Photo Credit: evitaochel on Pixabay / CC0 Public Domain

A few months ago, during Lent, I decided to go for a greener life style. I want to reduce my carbon footprint by making better and smarter choices, possibly saving some money as well.

In the upcoming few blog posts I chronicle my efforts in ‘Going Green’. Some things were surprisingly hard, others were quite easy and even fun. In this first article, I take a hard look at te cupboard under my sink that holds all my cleaning products. Do I really need all of these? How can I do better?

Back to basics

I didn’t want to throw everything out at the first day of Lent; cleaners are expensive enough and it would be wasting products that end up harming the environment whether you use them or not. As a compromise, I just bought the basic products I thought I needed and decided to find out how far I would get with those.

Eco products are getting popular, resulting in a nice range of products to choose from in the regular supermarket. Some of them are very expensive, like Ecover*, and others are surprisingly affordable. I ended up buying some products by Frosch*, a German brand. I’m linking to to products on Amazon (affiliated links), but I buy them at my supermarket (Jumbo) instead of ordering online.

Frosch offers a full line of cleaning products. All certified and very affordable. Instead of buying everything, I only bought the washing up liquid, the multi-purpose cleaner and the toilet cleaner. I also got some white vinegar (household vinegar) and a bottle of denatured alcohol. Total costs: about €8 for everything.

Bathroom

I use a spray-bottle with 50% vinegar and 50% water to remove lime scale in the bathroom. I live in an area with semi-hard water, so I have to clean the tiles every week, otherwise the lime scale gets persistent. After removing with vinegar, I use a microfibre cloth and multi-purpose cleaner* to finish the job. That works well.

I use the Frosch toilet cleaner* for the toilet bowl, it is a bit thicker than the multi-purpose cleaner and sticks to the edges of the bowl. Following the instructions on the product, I leave it for up to 15 minutes, then brush and flush. The fountain tap, the tiles, the outside of the bowl and the floor are cleaned with the multi-purpose cleaner. Just as clean as with the expensive and aggressive cleaners and a pleasant smell.

Kitchen

In the kitchen I use paper towel (made from recycled paper) to quickly wipe the hob after cooking, avoiding spills drying up. It’s amazing how well just plain water works in combination with a microfibre rag for most of everyday cleaning. If I need to scrub, I use a scrubbing pad, baking soda and/or vinegar, then wipe with a damp microfibre rag. The big weekly cleaning round is done with multi-purpose cleaner. I add a few drops of ammonia when I need to remove grease from the top of my cupboards or the extractor hood.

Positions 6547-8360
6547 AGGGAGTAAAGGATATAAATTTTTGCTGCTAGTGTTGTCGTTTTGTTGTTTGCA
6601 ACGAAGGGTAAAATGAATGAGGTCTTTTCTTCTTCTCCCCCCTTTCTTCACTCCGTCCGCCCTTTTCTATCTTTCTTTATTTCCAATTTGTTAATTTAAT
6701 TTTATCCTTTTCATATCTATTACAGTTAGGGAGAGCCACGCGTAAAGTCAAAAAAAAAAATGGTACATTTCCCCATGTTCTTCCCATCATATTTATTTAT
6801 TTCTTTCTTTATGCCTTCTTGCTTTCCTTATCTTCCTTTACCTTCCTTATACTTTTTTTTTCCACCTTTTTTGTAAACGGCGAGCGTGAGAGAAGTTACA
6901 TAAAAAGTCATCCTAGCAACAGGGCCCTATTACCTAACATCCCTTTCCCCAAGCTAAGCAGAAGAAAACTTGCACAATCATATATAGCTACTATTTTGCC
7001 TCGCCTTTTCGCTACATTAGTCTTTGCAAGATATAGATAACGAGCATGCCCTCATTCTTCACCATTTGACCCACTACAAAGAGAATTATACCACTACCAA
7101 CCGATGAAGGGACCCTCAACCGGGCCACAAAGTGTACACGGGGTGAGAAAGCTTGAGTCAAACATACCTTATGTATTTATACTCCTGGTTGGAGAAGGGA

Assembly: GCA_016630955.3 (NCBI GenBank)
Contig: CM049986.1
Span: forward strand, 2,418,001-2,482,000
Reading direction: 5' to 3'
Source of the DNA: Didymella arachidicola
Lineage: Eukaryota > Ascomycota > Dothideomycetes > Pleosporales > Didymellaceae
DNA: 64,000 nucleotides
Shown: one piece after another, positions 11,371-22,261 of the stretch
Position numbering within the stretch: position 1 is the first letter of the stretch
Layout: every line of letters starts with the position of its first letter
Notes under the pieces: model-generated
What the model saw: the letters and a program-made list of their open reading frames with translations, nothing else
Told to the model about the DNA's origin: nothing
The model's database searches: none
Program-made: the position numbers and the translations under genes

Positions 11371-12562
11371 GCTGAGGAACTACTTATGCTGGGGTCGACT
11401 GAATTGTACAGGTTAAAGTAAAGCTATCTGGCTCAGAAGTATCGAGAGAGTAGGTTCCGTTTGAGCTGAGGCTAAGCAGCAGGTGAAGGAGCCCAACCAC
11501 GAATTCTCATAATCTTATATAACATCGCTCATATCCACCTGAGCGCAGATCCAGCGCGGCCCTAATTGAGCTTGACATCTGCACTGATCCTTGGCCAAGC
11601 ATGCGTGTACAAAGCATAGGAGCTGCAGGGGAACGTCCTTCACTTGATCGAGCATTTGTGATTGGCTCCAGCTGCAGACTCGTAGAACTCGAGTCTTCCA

For the washing up I use the Frosch washing up liquid*. It is concentrated lemon balm and hardly smells. You just fill the sink with hot water, add a teaspoon of liquid and submerge your dishes. Works as well as the expensive Dreft washing up liquid I was using before.

Windows and Tiles

I have a sturdy re-usable spray bottle I bought at a household store.  I make my own window cleaner, a combination of water and denatured alcohol. If windows are a bit greasy and sooty, add a few drops of household ammonia.

If the windows don’t have sand on them, I just spray it on and wipe with a microfibre rag. No streaks, it just works. If the windows are very dirty, I first rinse most of it off using a sponge and generous amounts of water as I don’t want to ‘sand’ my windows leaving scratches. After that I switch to the spray bottle with the denatured alcohol/water/ammonia mix. I finish with a damp cloth made of chamois leather to leave the windows or tiles spotless clean.

The rest of the house gets cleaned with the multi-purpose cleaner except for the wooden furniture. I use beeswax furniture polish for that every now and then, otherwise I just wipe with a damp microfibre rag.

Conclusion

Switching from aggressive cleaning products to environmental friendly products was a lot easier than I thought and they clean just as well as the ‘regular’ cleaners. I notice that my hands are thanking me: they aren’t dry at all after doing dishes or other cleaning.

I went with commercial ecological cleaners, I could have saved more money by going back the basics even more. All you need for cleaning are water, a good microfibre cloth, vinegar, baking soda, denatured alcohol and ammonia. With that you get all your everyday cleaning done with products that cost virtually nothing. For the heavy duty cleaning (grime, grout) I recommend getting soft soap. It’s sold in little buckets here. Very cheap, it smells nice and it cleans everything for virtually no money. For wooden furniture I recommend using beeswax furniture polish, just like in grandma’s days. Smells great as well!

By now, I have reclaimed the cupboard under the sink. Besides the few bottles of ecological cleaner, it now also has room for the cleaning bucket and all rags. The house is as clean as before but I save a lot of money keeping it simple.


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